Mayor Kicks Street Spending Up a Notch

Mayor Kicks Street Spending Up a Notch

Photo by Cory Casey, via The Stumblr

A broken sidewalk in the 3250 block of Myrtle Avenue in the city of San Diego.

San Diego Mayor Bob Filner answered the most persistent criticisms of his first budget with a $6.2 million boost in proposed spending for fixing streets, storm drains, facilities and other crumbling city infrastructure as part of his May budget revision released Tuesday.

The planned funding increase will not stop streets, storm drains and facilities from deteriorating further next year, nor will it make up for Filner’s decision to delay an $80 million loan targeted to pay for large-scale repairs.

But it means the city is dedicating more cash to street and other infrastructure fixes than it did last year and more than a City Council-approved plan to catch up on funding.

“It’s a good start, but certainly a lot more needs to be done,” said Councilman Mark Kersey, who heads the city’s infrastructure committee.

Filner also added to the budget long-sought evaluations of city buildings and park facilities as well as $100,000 for street light projects in City Heights and southeastern neighborhoods.

Independent Budget Analyst Andrea Tevlin, who raised major alarms about infrastructure spending in Filner’s initial budget, said her biggest remaining issue is for the city to get back on track with its annual loan program for major repairs. She wants to boost next year’s loan from $80 million to $100 million, which also increase the money in the budget needed to pay back the loan.

“They need to decide that now,” Tevlin said.

Filner left out of the budget a $1 million evaluation of the city’s 5,000 miles of sidewalks. Kersey, who had pushed hard for the sidewalk examination, said it remained important for the city to identify missing sidewalks and develop safer routes to school. He hoped it would end up in the final budget, which goes to a council vote next month.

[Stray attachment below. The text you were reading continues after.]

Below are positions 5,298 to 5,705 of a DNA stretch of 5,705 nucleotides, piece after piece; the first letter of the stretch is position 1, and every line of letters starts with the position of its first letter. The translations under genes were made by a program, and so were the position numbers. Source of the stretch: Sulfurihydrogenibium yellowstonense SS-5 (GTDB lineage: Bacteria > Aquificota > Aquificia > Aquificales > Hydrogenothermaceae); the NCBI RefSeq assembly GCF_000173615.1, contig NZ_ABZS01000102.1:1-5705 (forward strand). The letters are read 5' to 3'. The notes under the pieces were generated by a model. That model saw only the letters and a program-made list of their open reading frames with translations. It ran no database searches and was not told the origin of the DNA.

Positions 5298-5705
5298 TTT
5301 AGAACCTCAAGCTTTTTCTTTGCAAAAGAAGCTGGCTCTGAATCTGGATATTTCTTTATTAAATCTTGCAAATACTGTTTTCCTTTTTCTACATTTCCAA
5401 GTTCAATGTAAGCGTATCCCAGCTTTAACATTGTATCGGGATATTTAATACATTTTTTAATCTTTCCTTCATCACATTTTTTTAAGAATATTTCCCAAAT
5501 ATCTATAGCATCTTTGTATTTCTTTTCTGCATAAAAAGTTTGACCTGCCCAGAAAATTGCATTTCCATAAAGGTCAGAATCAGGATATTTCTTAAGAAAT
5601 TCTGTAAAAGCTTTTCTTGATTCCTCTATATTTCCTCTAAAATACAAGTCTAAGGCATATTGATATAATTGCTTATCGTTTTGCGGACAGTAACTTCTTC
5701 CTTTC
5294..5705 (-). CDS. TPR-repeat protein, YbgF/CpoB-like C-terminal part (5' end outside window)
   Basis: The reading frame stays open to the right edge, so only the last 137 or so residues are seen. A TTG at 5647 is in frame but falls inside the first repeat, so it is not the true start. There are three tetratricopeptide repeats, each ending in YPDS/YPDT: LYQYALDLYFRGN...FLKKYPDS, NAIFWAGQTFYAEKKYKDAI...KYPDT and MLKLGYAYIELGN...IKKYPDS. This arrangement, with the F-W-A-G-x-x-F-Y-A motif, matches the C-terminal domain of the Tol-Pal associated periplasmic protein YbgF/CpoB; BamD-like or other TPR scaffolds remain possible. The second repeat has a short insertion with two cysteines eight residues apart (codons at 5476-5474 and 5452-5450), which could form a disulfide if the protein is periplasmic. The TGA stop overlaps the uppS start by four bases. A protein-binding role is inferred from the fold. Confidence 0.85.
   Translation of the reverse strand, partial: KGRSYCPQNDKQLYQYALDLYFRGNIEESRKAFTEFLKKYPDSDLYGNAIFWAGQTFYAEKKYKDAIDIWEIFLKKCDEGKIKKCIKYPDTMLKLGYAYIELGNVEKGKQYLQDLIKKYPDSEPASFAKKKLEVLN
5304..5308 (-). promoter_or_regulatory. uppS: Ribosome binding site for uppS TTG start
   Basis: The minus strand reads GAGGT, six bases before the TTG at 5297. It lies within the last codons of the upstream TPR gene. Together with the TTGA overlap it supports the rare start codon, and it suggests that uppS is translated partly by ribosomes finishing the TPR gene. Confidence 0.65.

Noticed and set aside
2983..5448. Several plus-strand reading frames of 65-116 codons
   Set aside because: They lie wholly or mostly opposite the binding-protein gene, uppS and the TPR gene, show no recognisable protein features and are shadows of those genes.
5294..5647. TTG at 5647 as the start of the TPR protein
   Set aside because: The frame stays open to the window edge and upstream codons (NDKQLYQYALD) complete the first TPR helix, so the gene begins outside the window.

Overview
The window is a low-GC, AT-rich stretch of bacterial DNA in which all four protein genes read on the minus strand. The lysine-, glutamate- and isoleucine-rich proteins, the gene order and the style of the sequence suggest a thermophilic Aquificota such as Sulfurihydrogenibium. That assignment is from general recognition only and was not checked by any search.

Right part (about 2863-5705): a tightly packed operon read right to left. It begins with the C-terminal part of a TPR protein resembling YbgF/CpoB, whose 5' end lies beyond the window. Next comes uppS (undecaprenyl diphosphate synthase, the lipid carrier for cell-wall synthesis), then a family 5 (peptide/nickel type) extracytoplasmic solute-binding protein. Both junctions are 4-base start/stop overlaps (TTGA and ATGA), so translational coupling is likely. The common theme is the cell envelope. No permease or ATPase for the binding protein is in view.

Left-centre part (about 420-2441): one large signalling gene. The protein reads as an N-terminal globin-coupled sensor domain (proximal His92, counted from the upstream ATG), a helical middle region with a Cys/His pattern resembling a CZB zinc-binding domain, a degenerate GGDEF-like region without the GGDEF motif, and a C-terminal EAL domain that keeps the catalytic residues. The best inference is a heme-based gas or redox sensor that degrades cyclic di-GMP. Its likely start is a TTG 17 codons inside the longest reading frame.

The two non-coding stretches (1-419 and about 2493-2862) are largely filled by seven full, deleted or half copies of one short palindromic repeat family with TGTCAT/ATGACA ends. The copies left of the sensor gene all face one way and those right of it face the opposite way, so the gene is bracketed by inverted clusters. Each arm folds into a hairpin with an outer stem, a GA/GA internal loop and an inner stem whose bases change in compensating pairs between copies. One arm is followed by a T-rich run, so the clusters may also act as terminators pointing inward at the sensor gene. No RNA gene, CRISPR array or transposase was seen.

“We want to do it as soon as we can,” Kersey said.

Liam Dillon is a news reporter for Voice of San Diego. He covers how regular people interact with local government. What should he write about next?

Please contact him directly at liam.dillon@voiceofsandiego.org or 619.550.5663.



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Liam Dillon

Liam Dillon

Liam Dillon is senior reporter and assistant editor for Voice of San Diego. He leads VOSD’s investigations and writes about how regular people interact with local government. What should he write about next? Please contact him directly at liam.dillon@voiceofsandiego.org or 619.550.5663.

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2 comments
Omar Passons
Omar Passons

These are positive additions, though anyone with elderly parents or mobility challenges can tell you how important that sidewalk assessment is. And we still need to do the hard work of deciding what city we want so we know what to be paying for.

Omar Passons
Omar Passons subscribermember

These are positive additions, though anyone with elderly parents or mobility challenges can tell you how important that sidewalk assessment is. And we still need to do the hard work of deciding what city we want so we know what to be paying for.